New Land Mapping System
to Give People Greater Say
(Does it? -see Ethics and GPS/GIS/PGIS/ICT below)
East African Standard (Nairobi)
Posted to the web September 22, 2005
will soon have an electronic land adjudication system if the
Government adopts recommendations by an international conference.
say this would expedite the process of land transfer and management,
and eradicate controversy, corruption and political interference which
have dogged the process for many years.
Nyadimo of the Institute of Geodesy and Land Management, Technische
University Munchen, Germany, told the conference that Kenya should use
maps and geographic information technologies in land adjudication. He
said the present system of land adjudication had major weaknesses and
was not economically sustainable: "It ignores land owners. The
exercise is prone to controversy, corruption and confusion and
challenged the Government to adopt Participatory Geographical
Information System (PGIS).
cited Germany which used PGIS to streamline land adjudication.
Germany, land consolidation is under the Federal Land Consolidation
Act. Land consolidation is a responsibility of landowners who form the
body of participants that elects a board to oversee land adjudication
matters," he said.
conference, whose theme was Mapping for Change, was organised by the
Netherlands-based Technical Centre for Agricultural and Rural
director, Hansjorg Neum, stressed the importance of spatial knowledge
generated through mapping. He said such knowledge would help local
communities in tackling issues related to land tenure, human rights,
resource entitlement and health.
said community mapping would enable marginalised groups assert their
right to ancestral lands.
said PGIS would help people plan, design, engineer, build and maintain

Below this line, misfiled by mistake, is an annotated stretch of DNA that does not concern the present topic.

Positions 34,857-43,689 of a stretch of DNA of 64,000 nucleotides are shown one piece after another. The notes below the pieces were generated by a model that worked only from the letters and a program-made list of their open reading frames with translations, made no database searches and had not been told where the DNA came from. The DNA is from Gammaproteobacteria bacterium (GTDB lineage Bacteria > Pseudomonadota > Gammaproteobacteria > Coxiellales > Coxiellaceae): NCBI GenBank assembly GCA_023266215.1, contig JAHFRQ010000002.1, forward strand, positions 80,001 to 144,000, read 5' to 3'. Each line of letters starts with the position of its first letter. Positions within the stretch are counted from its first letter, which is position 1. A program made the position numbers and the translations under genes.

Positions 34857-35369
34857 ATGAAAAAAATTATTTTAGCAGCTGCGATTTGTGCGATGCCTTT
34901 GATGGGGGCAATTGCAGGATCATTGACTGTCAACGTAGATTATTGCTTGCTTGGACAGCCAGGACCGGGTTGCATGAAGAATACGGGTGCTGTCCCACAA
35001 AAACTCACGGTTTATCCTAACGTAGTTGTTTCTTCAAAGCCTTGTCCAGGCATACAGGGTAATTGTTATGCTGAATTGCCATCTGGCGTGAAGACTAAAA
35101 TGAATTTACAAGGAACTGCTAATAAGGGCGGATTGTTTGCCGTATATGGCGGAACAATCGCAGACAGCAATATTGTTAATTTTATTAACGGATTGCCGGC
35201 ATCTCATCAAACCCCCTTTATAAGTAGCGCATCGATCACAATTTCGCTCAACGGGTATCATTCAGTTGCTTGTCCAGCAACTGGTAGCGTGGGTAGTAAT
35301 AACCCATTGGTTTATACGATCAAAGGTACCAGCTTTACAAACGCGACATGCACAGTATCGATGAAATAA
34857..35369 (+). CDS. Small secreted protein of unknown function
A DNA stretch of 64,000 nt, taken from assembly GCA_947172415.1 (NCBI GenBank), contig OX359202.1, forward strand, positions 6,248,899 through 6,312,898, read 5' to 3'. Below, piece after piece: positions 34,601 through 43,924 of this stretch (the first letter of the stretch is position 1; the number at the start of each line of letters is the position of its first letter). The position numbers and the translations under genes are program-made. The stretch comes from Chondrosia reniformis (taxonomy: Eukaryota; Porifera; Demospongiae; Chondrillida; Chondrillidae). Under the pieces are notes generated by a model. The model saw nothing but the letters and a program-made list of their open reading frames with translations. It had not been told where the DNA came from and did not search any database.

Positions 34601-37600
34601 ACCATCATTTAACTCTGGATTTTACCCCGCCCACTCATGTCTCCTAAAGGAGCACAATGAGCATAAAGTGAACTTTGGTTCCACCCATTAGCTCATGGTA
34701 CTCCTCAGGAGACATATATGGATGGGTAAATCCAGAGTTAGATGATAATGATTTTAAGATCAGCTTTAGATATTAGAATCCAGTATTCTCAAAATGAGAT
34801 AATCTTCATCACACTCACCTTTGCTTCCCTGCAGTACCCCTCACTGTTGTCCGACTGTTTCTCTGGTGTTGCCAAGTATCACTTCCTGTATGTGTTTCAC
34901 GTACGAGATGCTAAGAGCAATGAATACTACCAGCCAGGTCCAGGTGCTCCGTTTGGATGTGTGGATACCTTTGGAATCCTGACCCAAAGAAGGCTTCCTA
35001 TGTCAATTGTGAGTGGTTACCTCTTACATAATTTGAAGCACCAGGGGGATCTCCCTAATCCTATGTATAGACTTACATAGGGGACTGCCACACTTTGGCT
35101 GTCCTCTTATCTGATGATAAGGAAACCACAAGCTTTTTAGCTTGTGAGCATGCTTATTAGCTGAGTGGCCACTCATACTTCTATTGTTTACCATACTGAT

system, introduced in the late 1980s to enhance participatory planning
and management, is successfully being applied in mobilising
under-utilised local, physical, human, institutional and knowledge
resources. Development agents are also applying it to strengthen their
understanding of local diversity in natural and social resources.
Julius Muchemi, executive director, Environmental Research, Mapping
and Information Systems in Africa, said PGIS had great potential to
empower individuals and communities for social change: "PGIS is a
process of empowering communities to plan and manage their livelihoods.
The community can then use the maps to plan on how to use their
PGIS, communities in Keiyo and Marakwet have put in place a
sustainable natural resource use management plan.
in the higher lands had running conflicts with those in low lands over
sharing of certain resources like water and grazing fields. Using PGIS
tools, the communities identified and mapped vulnerable groups,
vulnerable environmental spots, available natural resources and
opportunities for sharing resources. They then developed a plan on how
to protect those vulnerable among them, how to sustainably and
equitably manage, utilise and conserve their natural resources,"
extolled the potentials of PGIS in supporting the plight of Ogiek, an
ethnic minority living in the Mau Forest. Tinet Forest, which is part
Mau, is the ancestral home of the Ogiek community.
Ogiek apply PGIS in combination with information and communication
technology (ICT) as advocacy tools to fight for their rights and
Ogiek can use PGIS and ICT in assessing and addressing environmental
issues, one of the major factors behind the Government's move to kick
them out of the forest. They can bring out their traditional systems
of natural resource management, utilisation and conservation and hence
prove that their existence in the forest does not have any negative
effects on the Mau ecosystem.
Ethics and GPS/GIS/PGIS/ICT
Some notes from a "good practice measures" approach to doing
pgis which I think are nearly all connected with issues of ethical
design and behaviour (practice) :
Mike McCall <firstname.lastname@example.org>
A 'Good Practice' Sequence Implementing P-Mapping and PGIS
Works - 30 plus steps in the Process and Procedures.
"Purpose, - which purpose?, whose purpose?" - analytical and
operational clarity about the purpose of the P-GIS exercise is the key
element. Be very certain about the purpose - why? and which?
Get people involved in this exercise. There are many purpose
& justifications for P-Mapping.
Purpose can be translated into the competing intentions of
participation - facilitation, collaboration, and empowerment.
people and their communities are the principals or partners, not the
clients. Thus the P-GIS initiatives emanate from them, not from
the outside. Therefore, participation is also essential in this
process of determining the purpose.
Ownership of the products as well as the information/ knowledge inputs
is a vital issue.
Who determines the
purpose of the map?
Who decides on the
priorities between interests and issues?
Who selects the
information to be included?
Who decides on the